Jumping the Shark – from wikipedia – Jumping the shark is an idiom used to describe the moment of downturn for a previously successful enterprise. The phrase was originally used to denote the point in a television program’s history where the plot spins off into absurd storylines or unlikely characterizations. These changes were often the result of efforts to revive interest in a show whose audience had begun to decline, usually through the employment of different actors, writers or producers
As I was looking through some of the entries from some sites I visit less frequently these days, I came across a piece that made me wonder what has happened to a program that I used to use all the time, installing it on many customer’s machines, because it was free, but also because it did a great job of keeping the virus and malware attacks at bay.
Now I wonder what has happened to the people who write this once great utility, for they seem to have forgotten that antivirus programs are a necessary evil, not a productivity application – it may allow you to be productive, but not directly in and of itself.
The article from gHacks states that the usage on a modern system can be up to 500MB of RAM, and that few other applications take that kind of memory at startup. (Nero is mentioned, but I don’t think it comes close to this revision of AVG.)
The article also lets us know that up to 8 separate processes may be attributed to the program, which certainly is enough to slow an otherwise zippy machine, and enough to worry anyone casually poking through the task manager’s entries – I know when I have seen a sudden rise in the number of processes, I immediately think I might be under attack, and start the cascade of emergency procedures immediately.
What happens when the average user, with a little bit of knowledge about the situation begins nosing around on their machine? Since this is a free version, there is no immediate help for the user (either by phone or online advisor, and e-mail responses are usually 48-72 hours away), who might be fearing that his system is under attack, and freaking out about the increased activity.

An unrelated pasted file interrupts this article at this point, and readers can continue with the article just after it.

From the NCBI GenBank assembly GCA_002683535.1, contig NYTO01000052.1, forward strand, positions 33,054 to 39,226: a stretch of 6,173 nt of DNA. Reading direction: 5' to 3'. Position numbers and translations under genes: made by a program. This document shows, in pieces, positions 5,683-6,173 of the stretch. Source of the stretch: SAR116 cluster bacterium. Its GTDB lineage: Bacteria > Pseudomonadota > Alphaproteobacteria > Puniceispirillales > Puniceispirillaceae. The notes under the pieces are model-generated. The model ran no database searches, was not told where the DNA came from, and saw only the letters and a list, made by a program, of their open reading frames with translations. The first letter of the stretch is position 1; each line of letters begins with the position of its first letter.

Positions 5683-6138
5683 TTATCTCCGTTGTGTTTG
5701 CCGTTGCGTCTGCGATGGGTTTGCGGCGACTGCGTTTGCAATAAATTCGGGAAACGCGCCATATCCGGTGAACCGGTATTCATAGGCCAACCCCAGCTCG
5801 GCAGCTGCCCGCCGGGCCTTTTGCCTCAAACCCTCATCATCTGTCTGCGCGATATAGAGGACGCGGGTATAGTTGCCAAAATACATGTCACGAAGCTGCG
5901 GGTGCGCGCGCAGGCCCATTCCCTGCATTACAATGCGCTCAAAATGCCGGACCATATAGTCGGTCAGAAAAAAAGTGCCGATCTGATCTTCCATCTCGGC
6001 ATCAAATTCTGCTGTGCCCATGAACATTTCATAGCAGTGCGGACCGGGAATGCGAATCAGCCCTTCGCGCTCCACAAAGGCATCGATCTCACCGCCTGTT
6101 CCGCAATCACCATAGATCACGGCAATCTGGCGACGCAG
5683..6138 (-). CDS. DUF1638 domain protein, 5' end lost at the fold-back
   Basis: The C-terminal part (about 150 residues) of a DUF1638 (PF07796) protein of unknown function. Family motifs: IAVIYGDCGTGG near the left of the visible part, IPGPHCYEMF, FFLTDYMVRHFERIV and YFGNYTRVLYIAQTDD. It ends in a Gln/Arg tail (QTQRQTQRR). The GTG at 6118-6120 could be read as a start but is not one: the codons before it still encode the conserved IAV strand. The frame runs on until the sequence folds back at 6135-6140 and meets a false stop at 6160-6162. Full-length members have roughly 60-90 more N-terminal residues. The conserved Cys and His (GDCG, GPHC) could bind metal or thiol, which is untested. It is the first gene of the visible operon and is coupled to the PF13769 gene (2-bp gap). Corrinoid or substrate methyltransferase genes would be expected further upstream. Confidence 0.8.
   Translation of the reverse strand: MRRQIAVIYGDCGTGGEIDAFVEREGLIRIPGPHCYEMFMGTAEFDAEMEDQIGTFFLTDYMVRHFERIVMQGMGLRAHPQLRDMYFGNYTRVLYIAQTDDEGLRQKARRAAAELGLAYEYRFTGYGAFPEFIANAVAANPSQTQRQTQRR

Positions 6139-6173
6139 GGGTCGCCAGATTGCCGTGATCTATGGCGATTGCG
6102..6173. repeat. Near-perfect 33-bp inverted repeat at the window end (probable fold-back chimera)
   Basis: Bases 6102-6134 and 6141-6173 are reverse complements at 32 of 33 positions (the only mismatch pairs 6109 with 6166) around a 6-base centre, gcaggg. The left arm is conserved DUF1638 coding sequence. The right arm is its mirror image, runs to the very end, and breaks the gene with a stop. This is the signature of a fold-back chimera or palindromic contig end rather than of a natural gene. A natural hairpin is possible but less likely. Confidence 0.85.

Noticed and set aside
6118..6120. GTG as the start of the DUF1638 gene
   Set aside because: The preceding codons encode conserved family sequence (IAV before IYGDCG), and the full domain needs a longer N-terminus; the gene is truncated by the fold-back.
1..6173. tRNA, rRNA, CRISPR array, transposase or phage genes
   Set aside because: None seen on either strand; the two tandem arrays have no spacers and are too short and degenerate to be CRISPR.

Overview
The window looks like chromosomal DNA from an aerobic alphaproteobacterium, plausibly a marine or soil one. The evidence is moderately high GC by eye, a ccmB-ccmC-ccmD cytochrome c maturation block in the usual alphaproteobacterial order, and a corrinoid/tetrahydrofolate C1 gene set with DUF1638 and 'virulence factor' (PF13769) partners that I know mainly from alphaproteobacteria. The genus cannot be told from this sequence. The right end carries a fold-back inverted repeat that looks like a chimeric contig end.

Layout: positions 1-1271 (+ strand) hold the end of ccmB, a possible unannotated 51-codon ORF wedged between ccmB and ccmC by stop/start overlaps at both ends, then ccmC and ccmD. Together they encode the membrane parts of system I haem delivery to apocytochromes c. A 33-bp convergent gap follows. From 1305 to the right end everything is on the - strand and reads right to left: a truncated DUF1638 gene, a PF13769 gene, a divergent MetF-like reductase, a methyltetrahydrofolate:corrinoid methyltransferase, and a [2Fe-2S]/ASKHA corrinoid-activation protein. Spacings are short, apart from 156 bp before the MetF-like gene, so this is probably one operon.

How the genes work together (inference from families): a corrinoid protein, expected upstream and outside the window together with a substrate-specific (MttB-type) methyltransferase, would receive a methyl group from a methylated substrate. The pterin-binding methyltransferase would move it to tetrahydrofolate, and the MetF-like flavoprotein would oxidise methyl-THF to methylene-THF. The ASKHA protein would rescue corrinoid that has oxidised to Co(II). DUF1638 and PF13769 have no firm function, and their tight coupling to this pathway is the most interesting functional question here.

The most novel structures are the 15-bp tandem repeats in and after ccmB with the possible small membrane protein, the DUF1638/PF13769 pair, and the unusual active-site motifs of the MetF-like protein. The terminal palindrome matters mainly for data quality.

Beyond that, what do these extra threads of activity do to the responsiveness of the machine? Not all of us have quad core monsters these days, or work on them all the time, and it doesn’t take that much effort (under Windows) to make a machine feel sluggish.
The article makes it clear that there are ways to reduce the clutter that is installed, and make the system more responsive to the needs of those that have the patience, or the knowledge, to read and remove the overkill installed by the AVG Free edition.
Is this what the users of the Free edition deserve? (Caveat emptor?) It is not the way it used to be at AVG. I cannot remember another version that might take 25% of the average memory found on a reasonable computer these days. However, there were signs as far back as version 8 – it took a large jump in resources needed from version 7. I used version 8 for a while, but then moved to Avira, another free solution. Avira has a much faster scan of the drive, and when you have lots of files, on a very big drive, on an underpowered laptop, you want to get the virus scan over with as quickly as possible. For my laptop, the change from AVG to Avira was like a 2 step binning jump on the CPU.
Should you continue to use AVG? Not when there are alternatives like Avira, which is faster in every respect, and does a slightly better job of finding viruses, and a much better job of not hitting the user with false positives. For the very wary, Microsoft has Security Essentials, which makes for an effective solution for those frightened of names they might not be familiar with. It also can be effective for the small business user on the cheap, as it has just in this month become available for use on up to 10 PCs, without cost. It also is the only current antivirus with a 64bit version that is free.
Perhaps a mass rejection of the AVG Free product would assure a return to sanity once the people at AVG started quizzing those dumping the product as to why they did so. It might only change the way the typical install proceeds.
Either would be preferable to what is happening now.